Oral Presentation Society for Molecular Biology and Evolution Conference 2016

The case for selection at coevolving human gamete-recognition genes (ZP2, ZP3, and C4BPA) (#83)

Michael W Hart 1 , Daryn A Stover 2 , Sahar V Mozaffari 3 , Carole Ober 3 , Carina F Mugal 4 , Ingemar Kaj 4
  1. Simon Fraser University, Burnaby, British Columbia, Canada
  2. Arizona State University, Lake Havasu City, AZ, United States
  3. University of Chicago, Chicago, IL, United States
  4. Uppsala University, Uppsala, Sweden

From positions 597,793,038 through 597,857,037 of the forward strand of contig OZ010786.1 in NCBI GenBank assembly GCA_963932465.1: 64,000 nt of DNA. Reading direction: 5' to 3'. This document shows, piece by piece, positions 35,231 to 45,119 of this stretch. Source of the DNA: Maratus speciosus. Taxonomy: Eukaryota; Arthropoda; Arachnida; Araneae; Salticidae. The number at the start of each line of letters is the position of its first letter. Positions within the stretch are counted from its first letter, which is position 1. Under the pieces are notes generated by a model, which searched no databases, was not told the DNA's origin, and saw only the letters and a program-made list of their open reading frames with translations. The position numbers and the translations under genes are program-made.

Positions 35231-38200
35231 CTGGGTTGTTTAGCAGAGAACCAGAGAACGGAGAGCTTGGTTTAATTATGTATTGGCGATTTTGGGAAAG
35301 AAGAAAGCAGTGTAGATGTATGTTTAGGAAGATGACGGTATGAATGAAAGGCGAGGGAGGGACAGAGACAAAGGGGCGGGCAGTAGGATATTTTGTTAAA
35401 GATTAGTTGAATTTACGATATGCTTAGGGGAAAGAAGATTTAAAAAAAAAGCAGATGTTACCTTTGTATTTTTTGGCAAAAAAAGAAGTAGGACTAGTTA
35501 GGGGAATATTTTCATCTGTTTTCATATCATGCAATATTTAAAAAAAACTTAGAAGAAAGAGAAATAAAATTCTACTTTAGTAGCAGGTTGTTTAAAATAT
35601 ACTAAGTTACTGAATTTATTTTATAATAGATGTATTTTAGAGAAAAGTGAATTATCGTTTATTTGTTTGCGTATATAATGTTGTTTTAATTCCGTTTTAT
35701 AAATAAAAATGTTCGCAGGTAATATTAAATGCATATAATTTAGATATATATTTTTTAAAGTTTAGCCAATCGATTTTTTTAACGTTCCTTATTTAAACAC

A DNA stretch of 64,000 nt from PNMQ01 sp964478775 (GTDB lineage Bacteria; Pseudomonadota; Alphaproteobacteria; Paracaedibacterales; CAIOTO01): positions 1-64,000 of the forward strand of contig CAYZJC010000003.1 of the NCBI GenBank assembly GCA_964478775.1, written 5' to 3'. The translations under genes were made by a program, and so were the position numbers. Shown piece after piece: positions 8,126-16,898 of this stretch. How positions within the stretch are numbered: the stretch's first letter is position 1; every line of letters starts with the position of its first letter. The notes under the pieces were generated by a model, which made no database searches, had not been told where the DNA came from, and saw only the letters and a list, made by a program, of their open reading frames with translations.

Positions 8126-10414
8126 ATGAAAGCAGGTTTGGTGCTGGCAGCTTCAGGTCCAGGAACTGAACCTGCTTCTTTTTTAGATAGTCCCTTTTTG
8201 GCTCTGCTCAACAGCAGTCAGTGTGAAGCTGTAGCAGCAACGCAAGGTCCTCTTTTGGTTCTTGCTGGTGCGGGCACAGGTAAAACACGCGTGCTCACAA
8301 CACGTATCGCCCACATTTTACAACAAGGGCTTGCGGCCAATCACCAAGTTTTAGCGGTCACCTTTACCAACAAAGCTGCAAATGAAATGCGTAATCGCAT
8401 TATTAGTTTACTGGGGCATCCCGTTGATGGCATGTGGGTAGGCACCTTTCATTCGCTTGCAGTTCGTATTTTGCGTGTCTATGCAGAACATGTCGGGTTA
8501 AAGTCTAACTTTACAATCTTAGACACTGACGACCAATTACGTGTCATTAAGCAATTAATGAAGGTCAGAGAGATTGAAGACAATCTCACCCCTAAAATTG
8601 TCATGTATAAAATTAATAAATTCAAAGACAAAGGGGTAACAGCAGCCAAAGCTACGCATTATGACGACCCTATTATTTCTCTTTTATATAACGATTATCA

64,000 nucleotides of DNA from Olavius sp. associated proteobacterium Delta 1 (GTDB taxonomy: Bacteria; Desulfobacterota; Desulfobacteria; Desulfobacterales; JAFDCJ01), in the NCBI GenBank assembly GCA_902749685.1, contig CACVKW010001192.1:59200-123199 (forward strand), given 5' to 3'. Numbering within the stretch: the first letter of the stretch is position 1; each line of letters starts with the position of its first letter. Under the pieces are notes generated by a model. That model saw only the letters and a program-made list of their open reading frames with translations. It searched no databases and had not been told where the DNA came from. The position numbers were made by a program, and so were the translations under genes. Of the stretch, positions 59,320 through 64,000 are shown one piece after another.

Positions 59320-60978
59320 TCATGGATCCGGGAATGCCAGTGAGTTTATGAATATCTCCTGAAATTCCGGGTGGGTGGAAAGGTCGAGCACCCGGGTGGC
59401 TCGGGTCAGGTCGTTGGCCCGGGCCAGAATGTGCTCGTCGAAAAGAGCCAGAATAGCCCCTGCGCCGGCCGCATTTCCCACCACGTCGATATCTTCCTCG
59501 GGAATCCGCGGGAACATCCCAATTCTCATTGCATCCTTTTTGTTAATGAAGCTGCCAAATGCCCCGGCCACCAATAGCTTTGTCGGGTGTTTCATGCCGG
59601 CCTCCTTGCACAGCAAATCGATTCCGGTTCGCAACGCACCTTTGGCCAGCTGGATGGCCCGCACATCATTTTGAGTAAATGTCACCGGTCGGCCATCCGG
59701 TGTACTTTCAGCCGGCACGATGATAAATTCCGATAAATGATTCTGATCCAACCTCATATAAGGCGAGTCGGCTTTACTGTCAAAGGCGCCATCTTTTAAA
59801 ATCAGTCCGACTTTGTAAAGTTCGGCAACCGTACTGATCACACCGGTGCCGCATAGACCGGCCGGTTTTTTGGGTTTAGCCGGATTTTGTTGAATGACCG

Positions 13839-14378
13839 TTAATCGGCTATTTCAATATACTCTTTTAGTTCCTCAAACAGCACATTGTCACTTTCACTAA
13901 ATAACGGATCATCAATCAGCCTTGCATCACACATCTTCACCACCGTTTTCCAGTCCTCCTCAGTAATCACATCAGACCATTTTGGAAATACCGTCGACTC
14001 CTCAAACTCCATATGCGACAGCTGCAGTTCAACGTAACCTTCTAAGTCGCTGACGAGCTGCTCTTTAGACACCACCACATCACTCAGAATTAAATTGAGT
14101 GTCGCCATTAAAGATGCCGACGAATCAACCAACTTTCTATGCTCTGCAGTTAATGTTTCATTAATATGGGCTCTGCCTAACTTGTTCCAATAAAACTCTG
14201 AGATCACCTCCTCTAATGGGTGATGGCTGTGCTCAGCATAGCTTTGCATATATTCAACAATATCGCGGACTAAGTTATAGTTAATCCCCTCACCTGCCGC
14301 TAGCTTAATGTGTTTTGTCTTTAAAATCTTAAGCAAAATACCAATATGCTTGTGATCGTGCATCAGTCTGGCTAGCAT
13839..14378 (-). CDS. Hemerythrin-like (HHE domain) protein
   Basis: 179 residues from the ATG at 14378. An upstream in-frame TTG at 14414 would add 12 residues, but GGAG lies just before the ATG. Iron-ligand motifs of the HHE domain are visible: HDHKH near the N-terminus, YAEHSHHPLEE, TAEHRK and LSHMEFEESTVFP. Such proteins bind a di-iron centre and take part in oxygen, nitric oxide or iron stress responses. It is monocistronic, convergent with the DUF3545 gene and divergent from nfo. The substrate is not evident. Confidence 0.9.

Previous research has suggested that selection due to sexual conflict between mates over the optimal rate of sperm-egg binding has led to coevolution between male adaptations and female countermeasures at gamete recognition genes. Coevolution of pairs of gamete recognition genes expressed on sperm and eggs may be associated with both natural reproductive variation and clinical infertility in humans. We attempt to identify likely targets of selection in two genes (ZP2, ZP3) that contribute to the thick extracellular egg coat (or zona pellucida), and one gene (C4BPA) that encodes the associated sperm-head receptor. Specifically, branch-site codon models were applied to the 1000 Genomes Phase 1 dataset to identify candidate protein-coding mutations evolving under positive selection. These candidate mutations differentiated two haplogroups of intermediate frequency at each gene and may represent balanced polymorphisms. While strong linkage disequilibrium (LD) consistent with coevolving loci was not detected among candidate mutations in the 1000 Genomes dataset, significant LD was detected between ZP2 and C4BPA in a well-studied founder population of Hutterites. Candidate mutations in ZP2 and C4BPA were also significantly correlated with variation in family size and birth rate among Hutterite couples. Thus, the identified mutations may represent targets of positive selection impacting reproductive compatibility between human mates.